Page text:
Praise our God with shouts of joy,
sing the glory of his name;
join to lift his praises high,
through the world his love proclaim.
2 Come and see what God has done
by the power of his right hand;
see the battles he has won
by his word of swift command.
3 God has tamed the raging seas,
carved a highway through the tide,
paid the cost of our release,
come himself to be our guide.
4 God has put us to the test,
bringing us through flood and fire,
into freedom, peace and rest,
for our good is his desire.
5 He has not despised my prayer
nor kept back his love from me;
he has raised me from despair
to our God all glory be!
Christopher Idle from Psalm 66
© Christopher Idle/Jubilate Hymns
You can hear the tune here
Thankfulness turns into song. Just as Christopher Idle has caught the power and the passion into this sung version, so the original Psalmist caught the power and passion into words to be sung and cherished across Israel’s generations and into holy scripture. The opening rehearses a great moment of salvation when waters were held back and crossing could be safely made. Clearly, we are looking back to the escape from Egypt or the arrival at the promised land as the Jordan is crossed. Then the Psalm continues into thanksgiving for trials survived and attacks overcome.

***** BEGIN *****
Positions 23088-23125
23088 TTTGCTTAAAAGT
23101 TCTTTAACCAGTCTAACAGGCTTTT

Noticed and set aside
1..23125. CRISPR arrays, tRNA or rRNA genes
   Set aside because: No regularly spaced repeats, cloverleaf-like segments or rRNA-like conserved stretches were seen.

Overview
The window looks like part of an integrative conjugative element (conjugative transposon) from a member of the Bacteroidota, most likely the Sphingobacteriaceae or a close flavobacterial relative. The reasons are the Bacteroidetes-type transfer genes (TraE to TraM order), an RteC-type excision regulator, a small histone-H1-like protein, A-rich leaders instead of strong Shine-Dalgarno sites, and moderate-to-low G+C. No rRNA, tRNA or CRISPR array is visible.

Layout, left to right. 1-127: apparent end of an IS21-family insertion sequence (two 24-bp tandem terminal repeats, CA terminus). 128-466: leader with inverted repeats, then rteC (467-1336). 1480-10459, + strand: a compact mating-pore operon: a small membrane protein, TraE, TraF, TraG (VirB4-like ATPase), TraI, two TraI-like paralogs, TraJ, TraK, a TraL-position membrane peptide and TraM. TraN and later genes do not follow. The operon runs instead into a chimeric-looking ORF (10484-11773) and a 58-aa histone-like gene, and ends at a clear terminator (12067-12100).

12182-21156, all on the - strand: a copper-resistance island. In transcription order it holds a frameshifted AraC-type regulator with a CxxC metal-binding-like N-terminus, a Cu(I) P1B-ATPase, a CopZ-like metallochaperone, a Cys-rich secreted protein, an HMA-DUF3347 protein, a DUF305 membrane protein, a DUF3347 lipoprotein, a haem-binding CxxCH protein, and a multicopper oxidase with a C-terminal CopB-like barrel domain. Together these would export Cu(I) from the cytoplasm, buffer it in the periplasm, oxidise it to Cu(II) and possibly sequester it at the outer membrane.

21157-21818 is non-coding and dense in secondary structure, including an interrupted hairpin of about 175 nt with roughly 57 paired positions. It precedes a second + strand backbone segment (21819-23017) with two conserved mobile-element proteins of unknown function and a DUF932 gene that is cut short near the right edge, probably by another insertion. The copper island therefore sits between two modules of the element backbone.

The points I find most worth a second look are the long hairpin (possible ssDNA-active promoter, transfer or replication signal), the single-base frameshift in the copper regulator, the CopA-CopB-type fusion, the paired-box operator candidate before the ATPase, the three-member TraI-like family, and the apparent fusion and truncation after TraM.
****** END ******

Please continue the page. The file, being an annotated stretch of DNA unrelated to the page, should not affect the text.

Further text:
Our version builds upon the Psalm’s opening verses. We remember salvation from danger, from enemies and from the raging power of creation itself. We remember being put to the test. God is revealed as agent of our escape and source of our safety. God it is who acts to bring us to the time and place in which we can sing of salvation because salvation has become real to us. The final verse makes things personal. It is not just our salvation, but mine. Mine have been the prayers longing for answers. Mine have been the faltering hopes. Mine has been despair. But no longer!
I find it staggering to be writing this, having read this, thinking of you reading this, as we travel onwards in the company of Covid-19. Could there be a more poignant and powerful biblical word into our pandemic-ravaged world? The peaks of fear and loss, the nightmare of it all, may be passing for many across the world, but certainly not for everyone. We have been hurt and humbled. And, in these ancient words sung afresh, salvation is still named. God is honoured and worshipped as the one who saves us. No enemy, no force, no power, can defeat the God who works to bring us safely through. Amidst all we will have lost, there is another song worth singing.
We are saved!
Thank you, Lord.
You have heard our deepest cries.
You have shared our greatest sorrows.
You have known our sharpest fears.
Even when we could not see or understand,
You were at work.
Even as we fell, exhausted,
Your hands held us.
Let praise be our theme today.